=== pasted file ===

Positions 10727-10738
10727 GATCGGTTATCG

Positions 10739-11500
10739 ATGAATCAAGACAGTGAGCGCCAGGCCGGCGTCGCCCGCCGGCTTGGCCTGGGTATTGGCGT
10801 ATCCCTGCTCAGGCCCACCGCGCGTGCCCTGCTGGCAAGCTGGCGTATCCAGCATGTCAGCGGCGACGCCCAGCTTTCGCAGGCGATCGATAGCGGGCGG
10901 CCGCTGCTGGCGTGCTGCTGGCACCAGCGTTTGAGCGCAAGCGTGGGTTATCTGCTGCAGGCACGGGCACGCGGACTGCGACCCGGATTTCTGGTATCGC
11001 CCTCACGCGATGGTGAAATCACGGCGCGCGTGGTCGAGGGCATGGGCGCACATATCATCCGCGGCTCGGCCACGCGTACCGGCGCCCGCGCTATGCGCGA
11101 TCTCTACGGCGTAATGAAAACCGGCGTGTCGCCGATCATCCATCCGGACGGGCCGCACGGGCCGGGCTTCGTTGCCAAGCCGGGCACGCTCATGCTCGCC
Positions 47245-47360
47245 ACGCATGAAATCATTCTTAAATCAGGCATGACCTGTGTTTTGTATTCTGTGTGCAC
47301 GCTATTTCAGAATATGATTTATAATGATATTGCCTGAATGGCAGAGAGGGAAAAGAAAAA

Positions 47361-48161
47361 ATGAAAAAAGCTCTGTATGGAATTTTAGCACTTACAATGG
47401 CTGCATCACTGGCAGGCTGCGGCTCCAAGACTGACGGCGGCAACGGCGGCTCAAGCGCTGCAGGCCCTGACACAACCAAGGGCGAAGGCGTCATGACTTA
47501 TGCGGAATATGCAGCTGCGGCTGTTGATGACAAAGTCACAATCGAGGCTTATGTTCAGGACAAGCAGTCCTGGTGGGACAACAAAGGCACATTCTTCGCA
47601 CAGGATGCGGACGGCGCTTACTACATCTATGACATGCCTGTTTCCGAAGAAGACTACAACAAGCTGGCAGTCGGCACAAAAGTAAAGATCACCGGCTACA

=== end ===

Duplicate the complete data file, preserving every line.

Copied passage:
Positions 10727-10738
10727 GATCGGTTATCG

Positions 10739-11500
10739 ATGAATCAAGACAGTGAGCGCCAGGCCGGCGTCGCCCGCCGGCTTGGCCTGGGTATTGGCGT
10801 ATCCCTGCTCAGGCCCACCGCGCGTGCCCTGCTGGCAAGCTGGCGTATCCAGCATGTCAGCGGCGACGCCCAGCTTTCGCAGGCGATCGATAGCGGGCGG
10901 CCGCTGCTGGCGTGCTGCTGGCACCAGCGTTTGAGCGCAAGCGTGGGTTATCTGCTGCAGGCACGGGCACGCGGACTGCGACCCGGATTTCTGGTATCGC
11001 CCTCACGCGATGGTGAAATCACGGCGCGCGTGGTCGAGGGCATGGGCGCACATATCATCCGCGGCTCGGCCACGCGTACCGGCGCCCGCGCTATGCGCGA
11101 TCTCTACGGCGTAATGAAAACCGGCGTGTCGCCGATCATCCATCCGGACGGGCCGCACGGGCCGGGCTTCGTTGCCAAGCCGGGCACGCTCATGCTCGCC
Positions 47245-47360
47245 ACGCATGAAATCATTCTTAAATCAGGCATGACCTGTGTTTTGTATTCTGTGTGCAC
47301 GCTATTTCAGAATATGATTTATAATGATATTGCCTGAATGGCAGAGAGGGAAAAGAAAAA

Positions 47361-48161
47361 ATGAAAAAAGCTCTGTATGGAATTTTAGCACTTACAATGG
47401 CTGCATCACTGGCAGGCTGCGGCTCCAAGACTGACGGCGGCAACGGCGGCTCAAGCGCTGCAGGCCCTGACACAACCAAGGGCGAAGGCGTCATGACTTA
47501 TGCGGAATATGCAGCTGCGGCTGTTGATGACAAAGTCACAATCGAGGCTTATGTTCAGGACAAGCAGTCCTGGTGGGACAACAAAGGCACATTCTTCGCA
47601 CAGGATGCGGACGGCGCTTACTACATCTATGACATGCCTGTTTCCGAAGAAGACTACAACAAGCTGGCAGTCGGCACAAAAGTAAAGATCACCGGCTACA